3. Don’t write something in your position announcement that will immediately exclude highly qualified people. It limits your choices and makes you look bad. (I’ve seen announcements with restrictions like “must be able to answer the phone” or other things that exclude people with disabilities that can be easily accommodated. There are not that many positions where it is essential that a person be able to answer the phone. When I see that, it is a red flag that the institution is not open to people with differences or even considering reasonable accommodations and that they are skirting on the edge of illegal hiring practices. I am hearing impaired and have not applied for jobs that I was an excellent candidate for because of this type of language. Not being able to answer the phone has never been a problem at any of my work places and solutions were not expensive. If you give me a chance to make my case, chances are you’ll end up hiring me).

What should employers do to make the hiring process less painful?

1. Write a clear position announcement with information on the institution, details of the position, and salary range.

2. Please contact me by email, not phone.

3. If you use an electronic submission system, make sure it works and is not excessively complicated. Also, make it clear upfront exactly what kind of information and documentation the system will require so the applicant can have everything ready when they log in.

4. Acknowledge receipt of applications so the applicant knows their submission did not get eaten by gremlins.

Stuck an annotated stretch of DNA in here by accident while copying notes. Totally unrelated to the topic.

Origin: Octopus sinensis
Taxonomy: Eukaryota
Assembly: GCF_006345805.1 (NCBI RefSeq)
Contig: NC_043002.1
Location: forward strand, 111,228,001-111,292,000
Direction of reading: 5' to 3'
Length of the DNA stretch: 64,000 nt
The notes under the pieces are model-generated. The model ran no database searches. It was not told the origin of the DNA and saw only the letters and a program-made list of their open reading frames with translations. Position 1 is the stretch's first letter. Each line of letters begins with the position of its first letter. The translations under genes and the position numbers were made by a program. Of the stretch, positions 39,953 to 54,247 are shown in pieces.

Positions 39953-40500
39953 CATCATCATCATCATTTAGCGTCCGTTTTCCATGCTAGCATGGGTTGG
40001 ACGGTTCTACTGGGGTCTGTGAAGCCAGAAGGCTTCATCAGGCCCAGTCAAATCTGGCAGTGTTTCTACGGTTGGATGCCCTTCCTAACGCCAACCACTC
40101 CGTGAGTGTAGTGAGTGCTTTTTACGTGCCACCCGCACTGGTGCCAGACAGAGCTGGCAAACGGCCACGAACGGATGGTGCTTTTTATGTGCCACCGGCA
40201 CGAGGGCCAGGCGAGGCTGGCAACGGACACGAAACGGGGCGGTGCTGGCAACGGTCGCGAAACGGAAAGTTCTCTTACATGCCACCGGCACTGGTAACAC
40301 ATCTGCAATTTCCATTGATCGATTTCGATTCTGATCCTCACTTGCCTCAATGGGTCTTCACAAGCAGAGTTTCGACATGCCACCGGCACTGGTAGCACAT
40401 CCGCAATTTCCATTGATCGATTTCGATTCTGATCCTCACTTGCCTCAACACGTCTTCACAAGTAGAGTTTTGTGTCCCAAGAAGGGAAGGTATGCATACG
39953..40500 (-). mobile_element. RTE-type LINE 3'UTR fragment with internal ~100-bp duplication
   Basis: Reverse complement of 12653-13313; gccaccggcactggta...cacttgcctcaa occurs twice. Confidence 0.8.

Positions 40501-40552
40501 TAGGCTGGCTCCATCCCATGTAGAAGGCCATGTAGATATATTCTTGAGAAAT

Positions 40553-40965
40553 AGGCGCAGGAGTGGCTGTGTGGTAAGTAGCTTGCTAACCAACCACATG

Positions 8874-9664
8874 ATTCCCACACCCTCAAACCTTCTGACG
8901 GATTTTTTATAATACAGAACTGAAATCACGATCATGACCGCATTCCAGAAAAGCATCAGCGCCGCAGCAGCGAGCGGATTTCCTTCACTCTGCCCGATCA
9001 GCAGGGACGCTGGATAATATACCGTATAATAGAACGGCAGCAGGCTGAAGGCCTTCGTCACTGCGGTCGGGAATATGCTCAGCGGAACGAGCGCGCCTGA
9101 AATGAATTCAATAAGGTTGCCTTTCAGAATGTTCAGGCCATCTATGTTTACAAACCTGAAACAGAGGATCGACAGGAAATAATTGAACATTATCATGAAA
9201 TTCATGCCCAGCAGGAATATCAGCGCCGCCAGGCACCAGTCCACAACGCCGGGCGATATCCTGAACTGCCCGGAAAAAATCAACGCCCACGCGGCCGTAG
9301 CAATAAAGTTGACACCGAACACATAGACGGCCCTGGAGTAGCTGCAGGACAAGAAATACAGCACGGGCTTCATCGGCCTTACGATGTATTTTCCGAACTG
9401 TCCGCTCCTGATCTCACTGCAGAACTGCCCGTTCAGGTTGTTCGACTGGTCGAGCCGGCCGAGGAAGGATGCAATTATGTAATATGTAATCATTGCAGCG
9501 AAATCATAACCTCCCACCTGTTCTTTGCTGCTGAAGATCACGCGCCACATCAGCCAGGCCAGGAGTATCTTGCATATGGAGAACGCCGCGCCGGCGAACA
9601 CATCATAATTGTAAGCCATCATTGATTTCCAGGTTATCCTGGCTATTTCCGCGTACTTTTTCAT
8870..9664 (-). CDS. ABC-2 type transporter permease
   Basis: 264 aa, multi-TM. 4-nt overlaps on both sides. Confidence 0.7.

5. If you are covering travel & lodging expenses for in person interviews, book it for me so I don’t have to pay out of pocket and wait for a reimbursement. I may not be able to afford it otherwise.

6. Do your research before proposing a travel and interview schedule. A person who has to fly cross country to get to your location will likely not get there by a reasonable dinner time and will not be in fit condition for dinner with the search committee, which is part of the interview. Likewise, unless both you and the candidate are near major airports, your interviewee may not be able to take a red eye flight back home the day of the interview.

7. Stay in contact with your applicants. If you interview someone by phone or in person, let them know what your timeline is and notify them if someone else is hired at the end of the process. Ideally, all applicants, whether interviewed or not, should be notified once the process is over. There is nothing worse than being left hanging for months wondering what happened.

8. Keep in mind that if you botch anything in the process (especially interview travel and reimbursement), you might lose your preferred candidate. How you handle the hiring process tells candidates how your organization works. If you make it difficult for them, they will think twice about working for you.

What do you think is the secret to getting hired?

1. Be willing to move. If you are restricted to a particular city, you are going to have a very hard time finding a job.

2. Apply for positions that are a good fit, and show them that by tailoring your resume and cover letter to each position.

3. Be enthusiastic. Show how you will contribute to their organization. Don’t just talk about what you did in previous positions. Tell them how you will apply your experience to the new position.

Are you hunting for a new LIS job? Take the survey!

This survey was co-authored by Naomi House from I Need A Library Job – Do you need one? Check it out!

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Filed under Job hunter's survey, Western US